“Although I couldn’t attend the 2012 Bologna Book Fair which just closed last week, my first picture book, The Busy Life of Ernestine Buckmeister, was on display. This annual fair is the most important international event in the children’s publishing industry. Publishers and agents from all over the world met to show off their wares and buy & sell foreign rights. While insiders reported that there seemed to be fewer attendees this year than last, business was robust. “Ernestine” proudly took her place at the active SCBWI (Society of Children Book Writers and Illustrators) stand which showcased the work of some of their members.” Linda Ravin Lodding, author, The Busy Life of Ernestine Buckmeister
Posted on the KaBOOM! site by Guest Blogger: Linda Ravin Lodding on September 14, 2011
Originally from New York, Linda Ravin Lodding has spent the past 15 years in Austria, Sweden, and now The Netherlands, where she lives with her family in a one-windmill town. She is a working mom, shutter-bug, yoga class drop-out, cheesecake lover, hula-hooper, dreamer, and author of the wonderful children’s book, The Busy Life of Ernestine Buckmeister. Here, she reflects on the child- and play-friendly culture she has encountered in her new home:
When my family first moved to the Netherlands, four years ago, it wasn’t just the quaint windmills dotting the landscape that tipped me off that we were living in a foreign land. Nor was it the tractor-wheel-sized rounds of cheese in our village shop. It wasn’t even the picture postcard views of tulips ‘ribboning’ through the fields. No. It was the children – biking, running around, and freely playing outdoors.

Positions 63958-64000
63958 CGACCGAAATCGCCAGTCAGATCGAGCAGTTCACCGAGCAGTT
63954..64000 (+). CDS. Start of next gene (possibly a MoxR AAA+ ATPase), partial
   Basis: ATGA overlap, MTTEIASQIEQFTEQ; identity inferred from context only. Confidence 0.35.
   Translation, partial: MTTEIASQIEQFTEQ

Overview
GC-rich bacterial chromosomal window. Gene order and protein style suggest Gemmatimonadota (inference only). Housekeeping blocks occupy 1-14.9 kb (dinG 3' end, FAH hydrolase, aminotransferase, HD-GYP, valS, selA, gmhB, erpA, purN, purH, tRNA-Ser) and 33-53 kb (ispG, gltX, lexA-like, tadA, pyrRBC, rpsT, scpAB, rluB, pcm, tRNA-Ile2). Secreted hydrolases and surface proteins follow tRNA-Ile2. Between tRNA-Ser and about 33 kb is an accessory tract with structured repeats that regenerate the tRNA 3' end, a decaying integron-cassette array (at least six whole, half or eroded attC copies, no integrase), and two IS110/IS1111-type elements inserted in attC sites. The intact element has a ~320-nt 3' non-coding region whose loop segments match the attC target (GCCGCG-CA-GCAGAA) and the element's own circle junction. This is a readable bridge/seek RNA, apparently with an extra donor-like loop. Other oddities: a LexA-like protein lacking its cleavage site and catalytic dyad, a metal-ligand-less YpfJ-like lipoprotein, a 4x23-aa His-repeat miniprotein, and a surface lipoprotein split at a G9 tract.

Let me explain. When we first arrived in The Netherlands, we decided that we’d “go Dutch” and cycle everywhere. My then nine-year-old daughter was keen. Her school is only a stone’s throw up the street – but it is a busy street with a tricky roundabout . To complicate matters, there are so many cyclists on the bike path that it feels like the Tour de France. So, naturally, I strapped a helmet on her head and off we cycled – together.
It was soon very evident (especially to my daughter) that no other parent was biking with their child like a Mother Goose making way for her gosling. Dutch children were biking by themselves — and not only to and from school. They were biking to the town, to their friends’ houses, to the beach, to their sports activities. I’d see children on bikes and wonder, where was the adult? Granted, kids here are basically born on bikes, but weren’t their parents worried that their little ones would get lost? Side-swiped by a bus? Plucked off the street by a pedophile?
Obviously Dutch parents didn’t have such concerns. Or, if they did, they decided to not let them get in the way of embracing a free-range childhood.
As a friend of mine said, “The dangers have always been here – it’s no more or less dangerous today than it has ever been in Holland, yet parents, on balance, opt to give their kids freedom and independence.” And she, like many Dutch parents, thinks this attitude leads to happier, healthier and more resilient children.
She may very well be right. A 2007 UNICEF study found Dutch children to be the happiest among children in the 21 industrialized countries surveyed.
That well-being seems to be cultivated at a young age through parents, schools and communities. “I want for my child the same kind of playful childhood that I had,” another Dutch friend of mine told me. “I tell my children to go out and play and not come home until their pants are ripped!”
Communities are also on board – especially as childhood obesity is on the rise here in The Netherlands. In an effort to reverse that trend, nearly every Dutch child is engaged in some sort of physical activity. As American schools slash recess and P.E. to make time for more sedentary classroom instruction, Dutch schools provide half-days every Wednesday so kids can pursue sports.